Where possible, subject such as Science, History, Geography, Art, DT and ICT are linked to
a cross curricular theme. The idea is to immerse the children in a theme so they engage
more quickly with the different concepts, are able to use skills across the different subjects and in so doing, gain a greater overall understanding.
There are generally two topics per term for the Foundation Stage/Key Stage 1 children and
one topic for the Key Stage 2 children.
Each topic begins with an ‘Entry Point’ which concentrates on an exciting event that captures the children’s imagination. This may include a visitor to the school, a theatre production or even a day trip - for example, a trip to Hatfield Forest recently ended the topic on ‘If you go down to woods today…’ for the Infants. This is then quickly followed by a session called ‘The Knowledge Harvest’ where the children are asked to share all that theyalready know about a topic and what they would like to find out. Their questions then guide the teacher on how they should direct the teaching and learning
to ensure that the children’s questions are answered by the end of the topic. The ‘Exit Point’ draws the topic to a close and illustrates clearly what the children have learnt during their cross - curricular lessons, an example of this is a battle held between two enemy Roman tribes of Y3/4 children after studying Invaders and Settlers.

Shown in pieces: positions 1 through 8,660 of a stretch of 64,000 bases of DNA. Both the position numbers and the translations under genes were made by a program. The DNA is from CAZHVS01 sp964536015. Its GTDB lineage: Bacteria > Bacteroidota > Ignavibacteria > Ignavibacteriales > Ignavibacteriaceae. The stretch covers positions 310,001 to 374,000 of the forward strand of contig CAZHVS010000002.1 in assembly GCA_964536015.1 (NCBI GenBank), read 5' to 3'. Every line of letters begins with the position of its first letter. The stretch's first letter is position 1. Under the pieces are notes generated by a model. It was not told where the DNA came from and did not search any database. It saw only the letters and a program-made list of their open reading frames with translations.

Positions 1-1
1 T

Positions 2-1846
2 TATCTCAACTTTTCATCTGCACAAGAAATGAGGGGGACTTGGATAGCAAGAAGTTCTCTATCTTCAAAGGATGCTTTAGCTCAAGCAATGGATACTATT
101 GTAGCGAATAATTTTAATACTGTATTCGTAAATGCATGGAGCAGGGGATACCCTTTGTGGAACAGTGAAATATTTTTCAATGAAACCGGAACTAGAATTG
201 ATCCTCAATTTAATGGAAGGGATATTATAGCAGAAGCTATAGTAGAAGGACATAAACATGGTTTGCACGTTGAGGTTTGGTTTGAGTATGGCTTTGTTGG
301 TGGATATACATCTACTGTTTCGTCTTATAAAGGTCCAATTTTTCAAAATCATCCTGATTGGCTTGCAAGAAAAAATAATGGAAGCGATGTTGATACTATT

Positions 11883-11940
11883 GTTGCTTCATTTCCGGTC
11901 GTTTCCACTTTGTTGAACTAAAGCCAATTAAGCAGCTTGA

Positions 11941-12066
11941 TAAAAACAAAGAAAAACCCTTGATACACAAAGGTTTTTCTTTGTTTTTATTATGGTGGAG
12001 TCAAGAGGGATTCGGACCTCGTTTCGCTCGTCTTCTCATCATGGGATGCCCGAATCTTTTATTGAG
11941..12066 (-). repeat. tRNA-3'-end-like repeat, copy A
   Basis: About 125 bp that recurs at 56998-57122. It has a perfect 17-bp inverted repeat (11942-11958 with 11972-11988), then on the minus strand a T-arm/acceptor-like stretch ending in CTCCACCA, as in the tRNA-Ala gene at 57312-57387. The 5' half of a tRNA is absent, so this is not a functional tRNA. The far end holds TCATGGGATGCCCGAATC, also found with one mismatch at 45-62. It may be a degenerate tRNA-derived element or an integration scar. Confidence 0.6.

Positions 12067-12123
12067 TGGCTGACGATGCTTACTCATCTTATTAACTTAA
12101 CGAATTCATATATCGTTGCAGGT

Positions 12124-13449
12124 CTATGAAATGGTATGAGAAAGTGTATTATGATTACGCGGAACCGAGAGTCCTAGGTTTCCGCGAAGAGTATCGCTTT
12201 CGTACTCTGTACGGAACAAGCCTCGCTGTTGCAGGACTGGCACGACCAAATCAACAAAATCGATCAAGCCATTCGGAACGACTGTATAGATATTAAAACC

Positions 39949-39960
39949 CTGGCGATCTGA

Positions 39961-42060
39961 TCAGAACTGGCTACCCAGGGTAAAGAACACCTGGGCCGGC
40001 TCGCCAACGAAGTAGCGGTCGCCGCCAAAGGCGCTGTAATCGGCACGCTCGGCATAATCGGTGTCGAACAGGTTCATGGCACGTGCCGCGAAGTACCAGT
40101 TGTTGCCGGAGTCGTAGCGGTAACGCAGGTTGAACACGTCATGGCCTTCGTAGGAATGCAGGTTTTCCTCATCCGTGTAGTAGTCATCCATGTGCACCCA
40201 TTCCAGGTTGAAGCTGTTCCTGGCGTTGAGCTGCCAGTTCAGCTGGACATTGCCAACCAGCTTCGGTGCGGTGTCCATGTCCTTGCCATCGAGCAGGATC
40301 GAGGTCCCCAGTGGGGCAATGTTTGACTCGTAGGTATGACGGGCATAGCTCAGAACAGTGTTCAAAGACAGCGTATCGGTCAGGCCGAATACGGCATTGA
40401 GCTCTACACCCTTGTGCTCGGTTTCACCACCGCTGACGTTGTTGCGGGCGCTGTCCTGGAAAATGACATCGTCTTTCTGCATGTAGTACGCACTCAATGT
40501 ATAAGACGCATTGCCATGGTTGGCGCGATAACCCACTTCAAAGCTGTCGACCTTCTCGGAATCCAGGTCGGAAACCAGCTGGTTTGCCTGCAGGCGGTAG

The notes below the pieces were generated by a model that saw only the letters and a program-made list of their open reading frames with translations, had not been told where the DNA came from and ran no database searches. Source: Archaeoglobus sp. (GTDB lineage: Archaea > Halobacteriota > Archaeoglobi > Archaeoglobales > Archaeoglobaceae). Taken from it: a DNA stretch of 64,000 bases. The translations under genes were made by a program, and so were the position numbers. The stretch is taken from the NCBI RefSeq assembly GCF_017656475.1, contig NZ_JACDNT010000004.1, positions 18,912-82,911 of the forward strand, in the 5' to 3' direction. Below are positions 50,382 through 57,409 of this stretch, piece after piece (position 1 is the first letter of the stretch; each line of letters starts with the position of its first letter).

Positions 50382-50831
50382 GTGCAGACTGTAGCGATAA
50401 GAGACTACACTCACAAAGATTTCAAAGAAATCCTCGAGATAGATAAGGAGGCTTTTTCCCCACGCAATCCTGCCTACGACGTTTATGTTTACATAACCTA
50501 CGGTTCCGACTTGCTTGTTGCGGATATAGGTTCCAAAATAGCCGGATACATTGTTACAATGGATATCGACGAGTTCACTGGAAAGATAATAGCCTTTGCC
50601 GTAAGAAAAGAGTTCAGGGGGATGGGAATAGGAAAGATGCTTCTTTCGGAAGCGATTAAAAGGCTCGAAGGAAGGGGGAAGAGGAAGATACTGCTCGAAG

We aim to encourage and develop the children’s understanding and enjoyment of music
through active involvement in performing, composing and listening. This usually takes place
in class and is linked to the topic the children are studying. However, there are lots of
other opportunities such as performing in the school production, playing instruments in
assembly joining the school choir and singing in concerts etc.
Peripatetic music teachers visit the school each week and there are opportunities for the children to learn to play a variety of instruments such as the piano, guitar, recorder, violin, clarinet, flute and
French is taught throughout Key Stage 2. We believe that learning a language has an important part to play in the children’s education as it supports general language and literacy development as well as complementing other aspects of the curriculum.
Religious Education (R.E)
The school follows the Cambridgeshire syllabus for RE which enables the children to study
the rich variety of faiths and cultures across the world through stories, celebrations and
customs. The children study both the common elements as well as the differences between
the major religions and as they get older, they consider complex issues of how people should
lead their lives according to these religions.
If parents/carers do not wish their children to take part in RE lessons or daily assemblies,
they have a right to request that their child(ren) be withdrawn and supervised separately.
Personal and Social and Health Education (P.S.H.E)
There are four broad themes within this subject; the aims of which are to develop